Storage: Look for two-for-one sales on Rubbermade bins and other storage devices as folks pack up their holiday decorations. Speaking of...

Holiday decorations (Christmas trees, twinkle lights, ornaments, greeting cards, wrapping paper): stock up for next year with items 70-90% off. A friend recently purchased a giant pre-lit tree for $17 and got next year's box of 50 Christmas cards for $0.49

White Sale (towels, bed linens, pillows, blankets): A department store tradition that dates back to 1878,  linens are at their lowest price of the year in January. These sales originated to entice customers to go shopping during the slowest retail month of the year. Discounts average 60-70% off.

Winter sports equipment

Home furnishings: sofas, bed frames, bookshelves, storage

Mattresses: averaging 70% off

Tax preparation software: buy it now for discounts of up to 40% off; this deal won't be around in February

Take advantage of 25% off gift cards at (or sell your own unwanted gift cards from the holidays for cash.)

Another tip is to start searching for Valentine's Day gifts for your sweetheart amongst the Christmas sale leftovers. Jewelry, fragrances, and chocolate prices skyrocket during February due to the demand for the holiday, but right now, you can still find occasion-appropriate gifts at a fraction of the price. There's nothing more romantic than scoring the perfect present at a quarter of the cost... just as long as it's not a Santa Claus charm bracelet.

What are the best deals you've found this month? Leave a comment below!



From stage to screen to stage, The Carnegie presents the tale of the legendary Southern belle who wouldn't let age or changing times stand in her way. Driving Miss Daisy begins in 1948 Atlanta, Georgia, with 72-year-old Daisy Werthan returning home after totaling her second car in a matter of weeks. Too old to drive and too big of a risk for the insurance company, her son Boolie takes away Daisy's keys and hires a chauffeur: Hoke, an African American who previously worked as a driver for a judge.

Photo provided by The Carnegie, Mikki Schaffner

If you haven't seen the movie, you can probably tell where the plot is going: The South, Civil Rights era, an affluent white woman's independence now intertwined with a black man's career. Whether it was prejudice or stubbornness on accepting her age, Miss Daisy and Hoke get off to a rough start. Determined and optimistic, Hoke makes the best of the situation no matter how fussy Miss Daisy becomes. From trips to the Piggly Wiggly to longer journeys visiting relatives out-of-state, the pair form an unlikely friendship over the course of the next 25 years.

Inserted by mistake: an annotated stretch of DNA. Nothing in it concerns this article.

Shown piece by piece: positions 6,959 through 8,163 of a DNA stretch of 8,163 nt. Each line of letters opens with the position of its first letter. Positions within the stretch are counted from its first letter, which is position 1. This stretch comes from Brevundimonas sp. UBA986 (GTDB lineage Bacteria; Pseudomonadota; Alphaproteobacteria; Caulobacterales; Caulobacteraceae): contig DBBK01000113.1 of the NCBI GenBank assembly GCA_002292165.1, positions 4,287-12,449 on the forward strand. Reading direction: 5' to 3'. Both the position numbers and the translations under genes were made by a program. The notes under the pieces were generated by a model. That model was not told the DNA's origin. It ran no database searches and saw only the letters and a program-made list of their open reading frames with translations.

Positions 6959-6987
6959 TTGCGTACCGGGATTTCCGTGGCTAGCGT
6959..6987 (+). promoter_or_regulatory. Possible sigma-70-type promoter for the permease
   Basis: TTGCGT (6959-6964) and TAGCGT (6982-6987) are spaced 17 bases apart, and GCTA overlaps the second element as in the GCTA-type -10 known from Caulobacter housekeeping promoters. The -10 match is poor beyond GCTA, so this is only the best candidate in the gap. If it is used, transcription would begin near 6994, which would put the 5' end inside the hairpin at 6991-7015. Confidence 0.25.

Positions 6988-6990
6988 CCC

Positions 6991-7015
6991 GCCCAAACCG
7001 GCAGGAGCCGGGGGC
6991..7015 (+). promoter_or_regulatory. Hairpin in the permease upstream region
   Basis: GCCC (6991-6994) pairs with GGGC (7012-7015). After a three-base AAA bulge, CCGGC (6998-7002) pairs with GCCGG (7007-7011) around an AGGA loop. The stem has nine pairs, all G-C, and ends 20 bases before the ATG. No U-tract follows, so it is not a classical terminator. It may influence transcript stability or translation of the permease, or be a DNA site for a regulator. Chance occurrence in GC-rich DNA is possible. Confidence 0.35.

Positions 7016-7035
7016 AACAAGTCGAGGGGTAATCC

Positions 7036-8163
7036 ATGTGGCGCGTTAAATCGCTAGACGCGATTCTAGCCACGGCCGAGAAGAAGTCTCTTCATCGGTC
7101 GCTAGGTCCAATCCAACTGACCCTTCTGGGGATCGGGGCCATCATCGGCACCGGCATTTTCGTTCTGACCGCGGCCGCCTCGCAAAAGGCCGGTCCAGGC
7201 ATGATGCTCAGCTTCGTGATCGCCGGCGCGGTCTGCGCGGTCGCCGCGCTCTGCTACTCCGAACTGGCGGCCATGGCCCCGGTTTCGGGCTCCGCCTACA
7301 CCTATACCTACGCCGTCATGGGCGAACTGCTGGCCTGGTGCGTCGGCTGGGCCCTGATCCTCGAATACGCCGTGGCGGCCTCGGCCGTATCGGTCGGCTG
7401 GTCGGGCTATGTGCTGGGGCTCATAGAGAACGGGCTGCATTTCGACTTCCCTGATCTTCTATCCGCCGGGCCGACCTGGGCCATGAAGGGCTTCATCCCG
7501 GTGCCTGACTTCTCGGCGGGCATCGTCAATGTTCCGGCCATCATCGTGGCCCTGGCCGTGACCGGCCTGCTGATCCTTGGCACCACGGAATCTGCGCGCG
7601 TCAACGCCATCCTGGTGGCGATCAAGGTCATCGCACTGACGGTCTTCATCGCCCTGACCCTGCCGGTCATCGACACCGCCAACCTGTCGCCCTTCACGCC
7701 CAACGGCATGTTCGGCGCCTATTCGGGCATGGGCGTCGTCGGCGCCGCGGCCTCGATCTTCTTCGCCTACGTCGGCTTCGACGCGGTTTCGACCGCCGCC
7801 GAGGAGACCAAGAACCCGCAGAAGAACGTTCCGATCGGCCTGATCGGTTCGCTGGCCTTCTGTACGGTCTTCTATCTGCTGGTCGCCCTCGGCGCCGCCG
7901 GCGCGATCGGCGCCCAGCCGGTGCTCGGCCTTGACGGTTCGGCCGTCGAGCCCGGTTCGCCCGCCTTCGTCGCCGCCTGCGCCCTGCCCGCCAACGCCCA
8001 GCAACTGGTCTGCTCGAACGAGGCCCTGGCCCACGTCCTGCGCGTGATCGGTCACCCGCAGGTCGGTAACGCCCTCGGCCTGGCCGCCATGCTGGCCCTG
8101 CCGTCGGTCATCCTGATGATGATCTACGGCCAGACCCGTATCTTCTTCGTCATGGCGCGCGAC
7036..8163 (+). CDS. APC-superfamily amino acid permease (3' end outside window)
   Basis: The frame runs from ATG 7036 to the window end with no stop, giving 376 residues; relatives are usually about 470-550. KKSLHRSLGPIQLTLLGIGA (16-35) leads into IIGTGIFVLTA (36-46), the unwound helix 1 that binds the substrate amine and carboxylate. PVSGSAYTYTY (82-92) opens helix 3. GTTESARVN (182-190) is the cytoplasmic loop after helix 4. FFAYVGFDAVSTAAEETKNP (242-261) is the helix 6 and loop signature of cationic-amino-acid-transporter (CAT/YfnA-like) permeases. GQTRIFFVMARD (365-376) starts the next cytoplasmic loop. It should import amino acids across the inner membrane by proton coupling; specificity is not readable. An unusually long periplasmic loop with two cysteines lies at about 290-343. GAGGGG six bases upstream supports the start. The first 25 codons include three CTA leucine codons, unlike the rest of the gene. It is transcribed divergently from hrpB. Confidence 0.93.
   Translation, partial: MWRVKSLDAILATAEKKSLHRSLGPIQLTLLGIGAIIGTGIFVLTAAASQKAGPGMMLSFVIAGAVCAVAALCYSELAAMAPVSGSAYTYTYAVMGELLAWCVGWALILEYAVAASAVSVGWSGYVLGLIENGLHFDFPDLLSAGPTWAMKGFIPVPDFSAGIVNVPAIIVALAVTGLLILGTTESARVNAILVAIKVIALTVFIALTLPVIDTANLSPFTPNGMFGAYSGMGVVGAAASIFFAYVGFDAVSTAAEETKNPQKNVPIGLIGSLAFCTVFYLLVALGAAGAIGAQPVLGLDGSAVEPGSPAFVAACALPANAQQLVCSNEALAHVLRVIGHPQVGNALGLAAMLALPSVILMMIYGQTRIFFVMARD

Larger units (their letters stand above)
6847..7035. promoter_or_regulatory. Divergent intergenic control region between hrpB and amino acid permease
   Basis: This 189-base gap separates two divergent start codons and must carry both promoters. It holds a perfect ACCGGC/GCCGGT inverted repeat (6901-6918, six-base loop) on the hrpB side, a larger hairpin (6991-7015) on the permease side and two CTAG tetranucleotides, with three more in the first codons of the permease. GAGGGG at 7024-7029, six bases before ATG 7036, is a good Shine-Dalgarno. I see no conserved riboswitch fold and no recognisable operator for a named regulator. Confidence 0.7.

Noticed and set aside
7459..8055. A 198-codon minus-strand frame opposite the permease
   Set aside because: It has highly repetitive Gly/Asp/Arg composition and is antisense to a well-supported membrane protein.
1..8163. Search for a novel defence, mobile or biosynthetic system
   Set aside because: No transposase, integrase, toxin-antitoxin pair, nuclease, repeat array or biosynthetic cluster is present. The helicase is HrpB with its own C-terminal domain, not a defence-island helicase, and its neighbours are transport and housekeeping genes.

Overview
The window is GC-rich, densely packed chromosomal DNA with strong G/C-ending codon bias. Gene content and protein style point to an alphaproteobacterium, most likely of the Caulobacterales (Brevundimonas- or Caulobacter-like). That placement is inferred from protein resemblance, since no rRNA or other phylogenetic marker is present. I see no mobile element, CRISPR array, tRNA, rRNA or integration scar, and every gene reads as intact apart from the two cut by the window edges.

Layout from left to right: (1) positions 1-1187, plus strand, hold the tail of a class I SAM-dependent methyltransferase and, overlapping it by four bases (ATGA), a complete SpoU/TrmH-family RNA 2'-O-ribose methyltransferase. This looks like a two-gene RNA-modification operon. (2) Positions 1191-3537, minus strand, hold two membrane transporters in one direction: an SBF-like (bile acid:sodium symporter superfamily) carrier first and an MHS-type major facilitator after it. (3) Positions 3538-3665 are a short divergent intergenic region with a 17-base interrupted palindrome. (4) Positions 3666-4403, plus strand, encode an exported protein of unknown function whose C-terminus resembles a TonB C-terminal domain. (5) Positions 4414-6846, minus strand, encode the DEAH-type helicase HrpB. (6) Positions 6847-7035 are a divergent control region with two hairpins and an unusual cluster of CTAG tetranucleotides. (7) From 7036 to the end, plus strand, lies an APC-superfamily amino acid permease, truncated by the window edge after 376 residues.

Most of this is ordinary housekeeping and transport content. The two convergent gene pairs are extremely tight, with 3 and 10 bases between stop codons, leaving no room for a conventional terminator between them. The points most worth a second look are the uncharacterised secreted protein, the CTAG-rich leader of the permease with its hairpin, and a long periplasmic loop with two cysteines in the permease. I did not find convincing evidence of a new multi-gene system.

Photo provided by The Carnegie, Mikki Schaffner

Differing from the silver screen, The Carnegie interprets the most meaningful scenes from the film into a fast-paced 90-minute show. There are some significant plot points left out due to having a working cast of three, but the story comes together just as easily without. One thing I enjoyed was how the actors referred to different neighborhoods and streets in Atlanta, perfect to create a visual for anyone who has traveled there. Little Five Points? That's where you can grab a burger and beer at The Vortex. Forsyth Street? The new Atlanta Streetcar route crosses there. Small details like this gave the play a down-home feel; something that the film version overlooked.

Photo provided by The Carnegie, Mikki Schaffner

A simplistic set and minimal cast, The Carnegie pulls off an entertaining show without all the bells and whistles. Miss Daisy is portrayed by Dale Hodges, Cincinnati's Jessica Tandy. I've seen her in many roles as an older woman and she does a magnificent job whether tugging at the heartstrings or being a feisty curmudgeon. As Miss Daisy, she flawlessly pulls off both. Reggie Willis would make Morgan Freeman proud in his role of Hoke, who openly conveys the difficulties of being a black man in a white man's world. Likeable, honest, and loyal, Willis's character provides a stark contrast to Boolie, played by Randy Lee Bailey. The successful son at his wits end with his aging mother, Bailey delivers a strong supporting role showing that compassion makes a stranger more relatable than kin.

Driving Miss Daisy runs through Nov. 16 at The Carnegie in Covington
7:30 p.m. Friday and Saturday, 3 p.m. Sunday. Tickets are $25 adults, $18 students.
859-957-1940 and


Cincinnati Museum Center is kicking off their latest local exhibit with an elegant gala: both celebrating the 50th Anniversary of Cincinnati Preservation Association (CPA). The organization was started by three women dedicated to saving Native American and early settlement sites, then evolved their mission into saving entire neighborhoods.  Since 1964, the non-profit has worked buildings with historic architecture, public art, monuments and landscapes, as well as archaeological sites. One of their several current focuses, in addition to advocating for Union Terminal repairs, is restoring the historic neighborhood of Walnut Hills.

If you've visited Over-the-Rhine, it's likely that you've passed by or enjoyed a meal in one of the buildings saved by the CPA. They've worked along side developers to rehabilitate:
  • Renaissance Hotel, Downtown
  • The Color Building on Vine Street, home to Asian fusion restaurant, Kaze.
  • Nicolay Lofts and Westfalen Lofts, at Race and 14th Street
  • Hummel Building, condos located adjacent to Washington Park and Music Hall

    The new grey facade of the Hummel Building.

The former is where they'll be hosting the gala, November 8 at 7:00PM. Taking place in the Marriott Renaissance, Burnham Room C, the evening kicks off with cocktails at 6:00PM, followed by a gourmet dinner at 7:30PM. Tickets are available via phone (513-721-4506 Ext. 2) for $150 per person.

On a budget? Be sure to check out the FREE exhibit, Celebrating 50 Years of Working Together Saving Places at Cincinnati Museum Center in the Culture Gallery, located near the Historical Library in the center of the rotunda, lower level. The installment runs through April 5, 2015.